Brothels, we came to understand, are a standard commodity along Tibet’s remote highways.  Along with a bowl of noodles and a tank of gas, truckers could also avail themselves of a quick sexual encounter before heading back onto the long and isolated road to Lhasa.

As the days passed, my travel-mates made efforts to befriend the girls in the windows.  Despite some language barriers, it was quite easy to engage casual conversations about the weather, road conditions and local lore.  Such conversations sometimes opened the door to more intimate sharing about home, family, and plans for the future.  It was often a personal and moving exchange between women from opposite sides of the universe.

Most of the girls we met in Tibet’s highway brothels were horribly young.  Many were under the age of 18 (although most couldn’t say how old they really were).  Almost all came from nomadic families in the area and had never been further than where they now sat.  They had never lived with electricity, running water, or used a cell phone – in fact much of the highway we travelled was outside of cellphone access. Poverty was the most common reason given for leaving home for work in the sex industry – and poverty in Tibet’s nomadic communities was, we quickly learned, on the increase as both the size of yak herds and access to traditional migratory routes decreased.

We spoke with the girls about sexually transmitted diseases, including HIV/AIDS and were dismayed by their lack of knowledge.  They did not use condoms.  There were no hospitals or clinics within access. In the case of illness, they used medicines recommended by local shop owners.

Upon reaching Lhasa, my friends and I decided that we wanted to speak directly with the truckers who regularly drove the long haul route from Gormo to Lhasa and who were the brothels’ primary customers.  Our visit to a Lhasa truck depot late one night generated considerable curiosity from the drivers and it broadened our perspective on the issue of highway brothels.

We learned that that a significant proportion of the truckers were actually Tibetan, although many were Chinese.  Sitting around open fires and drinking local beer, we asked them about their own life and work experiences. Many had also left nomadic communities in search of cash work. We asked them how common highway brothels had become in Tibet and they explained that they had become very normal. We asked about HIV/AIDS and the use of condoms as protection and we were discouraged to learn that the drivers shared the same lack of basic knowledge we had observed among the sex workers. There was little or no awareness that sexually transmitted diseases could be brought from brothels back to unsuspecting wives at home.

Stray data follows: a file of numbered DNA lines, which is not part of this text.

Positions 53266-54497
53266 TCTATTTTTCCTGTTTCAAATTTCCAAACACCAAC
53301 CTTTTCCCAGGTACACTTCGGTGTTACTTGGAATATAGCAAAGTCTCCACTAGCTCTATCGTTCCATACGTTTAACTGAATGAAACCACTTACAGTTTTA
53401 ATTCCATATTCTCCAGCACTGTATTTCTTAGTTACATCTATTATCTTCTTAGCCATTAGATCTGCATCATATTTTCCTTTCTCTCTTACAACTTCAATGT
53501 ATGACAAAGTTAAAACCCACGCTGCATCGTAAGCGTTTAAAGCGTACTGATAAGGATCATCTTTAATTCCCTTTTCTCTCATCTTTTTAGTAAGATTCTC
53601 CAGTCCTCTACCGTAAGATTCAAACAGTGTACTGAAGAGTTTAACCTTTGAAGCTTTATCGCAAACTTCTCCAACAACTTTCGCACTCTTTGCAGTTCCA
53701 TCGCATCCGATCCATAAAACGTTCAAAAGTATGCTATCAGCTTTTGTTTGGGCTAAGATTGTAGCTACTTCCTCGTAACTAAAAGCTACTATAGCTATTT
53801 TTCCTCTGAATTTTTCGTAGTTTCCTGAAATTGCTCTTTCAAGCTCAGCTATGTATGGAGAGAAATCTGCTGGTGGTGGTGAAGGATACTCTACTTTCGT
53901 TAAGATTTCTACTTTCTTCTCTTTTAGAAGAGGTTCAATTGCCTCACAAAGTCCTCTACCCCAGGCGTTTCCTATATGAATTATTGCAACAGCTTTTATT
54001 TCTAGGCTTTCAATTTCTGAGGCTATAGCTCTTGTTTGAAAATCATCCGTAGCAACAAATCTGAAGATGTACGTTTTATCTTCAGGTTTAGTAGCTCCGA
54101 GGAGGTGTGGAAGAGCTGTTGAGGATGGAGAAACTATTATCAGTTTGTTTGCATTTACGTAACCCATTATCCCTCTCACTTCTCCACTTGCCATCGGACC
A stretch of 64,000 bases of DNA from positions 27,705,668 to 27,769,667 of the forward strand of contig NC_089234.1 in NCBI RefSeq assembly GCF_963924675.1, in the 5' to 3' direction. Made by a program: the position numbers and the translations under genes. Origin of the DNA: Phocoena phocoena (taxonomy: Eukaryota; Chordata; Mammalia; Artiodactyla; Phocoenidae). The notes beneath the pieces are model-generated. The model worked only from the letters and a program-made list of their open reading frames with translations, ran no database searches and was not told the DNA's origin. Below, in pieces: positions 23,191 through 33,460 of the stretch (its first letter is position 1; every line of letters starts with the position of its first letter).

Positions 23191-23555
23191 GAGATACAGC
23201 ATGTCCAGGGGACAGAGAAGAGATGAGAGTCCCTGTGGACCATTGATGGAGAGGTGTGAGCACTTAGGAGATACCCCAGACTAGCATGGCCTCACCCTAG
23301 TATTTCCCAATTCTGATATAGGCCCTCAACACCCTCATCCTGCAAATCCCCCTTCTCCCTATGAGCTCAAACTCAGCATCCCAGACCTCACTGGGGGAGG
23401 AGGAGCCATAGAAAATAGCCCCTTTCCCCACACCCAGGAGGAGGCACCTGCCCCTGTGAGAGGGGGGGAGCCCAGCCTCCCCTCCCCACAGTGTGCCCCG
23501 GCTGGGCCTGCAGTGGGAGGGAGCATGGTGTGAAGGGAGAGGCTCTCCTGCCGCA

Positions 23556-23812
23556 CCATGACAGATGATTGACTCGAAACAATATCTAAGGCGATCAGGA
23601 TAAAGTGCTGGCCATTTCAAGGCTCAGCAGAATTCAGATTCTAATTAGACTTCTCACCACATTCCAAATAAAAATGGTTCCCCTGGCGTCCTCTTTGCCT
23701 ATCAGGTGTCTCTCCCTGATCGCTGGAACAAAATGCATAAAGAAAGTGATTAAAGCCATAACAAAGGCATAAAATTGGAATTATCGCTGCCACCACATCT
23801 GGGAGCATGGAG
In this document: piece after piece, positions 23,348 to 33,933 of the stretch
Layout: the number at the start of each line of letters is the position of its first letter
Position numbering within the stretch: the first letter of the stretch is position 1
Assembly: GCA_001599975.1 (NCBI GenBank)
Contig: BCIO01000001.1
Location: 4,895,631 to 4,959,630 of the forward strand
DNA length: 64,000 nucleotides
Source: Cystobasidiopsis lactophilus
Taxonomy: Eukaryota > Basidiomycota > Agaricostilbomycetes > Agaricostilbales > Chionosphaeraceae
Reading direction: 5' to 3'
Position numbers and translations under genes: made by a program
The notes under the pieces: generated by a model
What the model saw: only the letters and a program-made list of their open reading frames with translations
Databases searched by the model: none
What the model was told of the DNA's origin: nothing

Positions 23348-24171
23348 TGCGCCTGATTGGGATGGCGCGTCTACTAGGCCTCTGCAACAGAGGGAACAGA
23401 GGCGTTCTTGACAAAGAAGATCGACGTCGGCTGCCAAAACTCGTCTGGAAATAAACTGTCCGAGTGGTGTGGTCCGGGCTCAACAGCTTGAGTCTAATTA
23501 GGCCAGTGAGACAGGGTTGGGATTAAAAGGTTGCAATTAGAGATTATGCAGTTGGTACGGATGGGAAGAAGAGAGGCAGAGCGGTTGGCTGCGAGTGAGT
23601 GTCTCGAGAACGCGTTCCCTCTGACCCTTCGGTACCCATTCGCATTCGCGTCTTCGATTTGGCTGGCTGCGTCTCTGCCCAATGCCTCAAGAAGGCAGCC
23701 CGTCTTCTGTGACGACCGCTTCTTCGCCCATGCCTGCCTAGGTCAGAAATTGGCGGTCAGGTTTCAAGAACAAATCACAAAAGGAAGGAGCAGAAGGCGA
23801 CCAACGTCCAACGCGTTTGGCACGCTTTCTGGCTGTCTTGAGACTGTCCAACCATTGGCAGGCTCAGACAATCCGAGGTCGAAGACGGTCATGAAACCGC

Concerned about the long term impact on vulnerable communities across Tibet, we could find only one western non-governmental group actively working in Tibet on the issue. That organisation was not able to collaborate with exile groups for fear of losing its permit to operate. In any case, the permit was soon cancelled in a general crackdown on foreign NGOs and the organization was forced to leave Tibet. Subsequently, we made contact with a Chinese NGO that eventually succeeded in placing community activists in Tibet where they were able to conduct a limited number of awareness and training programs for sex workers, albeit in the Chinese language.  These, however, were soon deemed too risky and they ended abruptly.  As far as I know, there is still no coordinated action or advocacy – either inside Tibet or from exile - to confront the challenges faced by sex workers and their communities in Tibet.

It was therefore a pleasant surprise to open my email this week and discover a new report by the Dharamsala-based Tibetan Centre for Human Rights and Democracy, highlighting some of the challenges faced by women in Tibet.  Titled “In the Shadow of Development: Maternal and Child Health in Crisis in Tibet” the report confronts head on, one of the key challenges faced by sex workers in Tibet – the lack of sufficient healthcare.

Although focused primarily on maternal health, the report reveals that in the Tibet Autonomous Region only 33% of women and 41% of children receive adequate healthcare – “the lowest rates of care in the PRC and almost half the national average.”  The report adds that healthcare is worst in rural communities.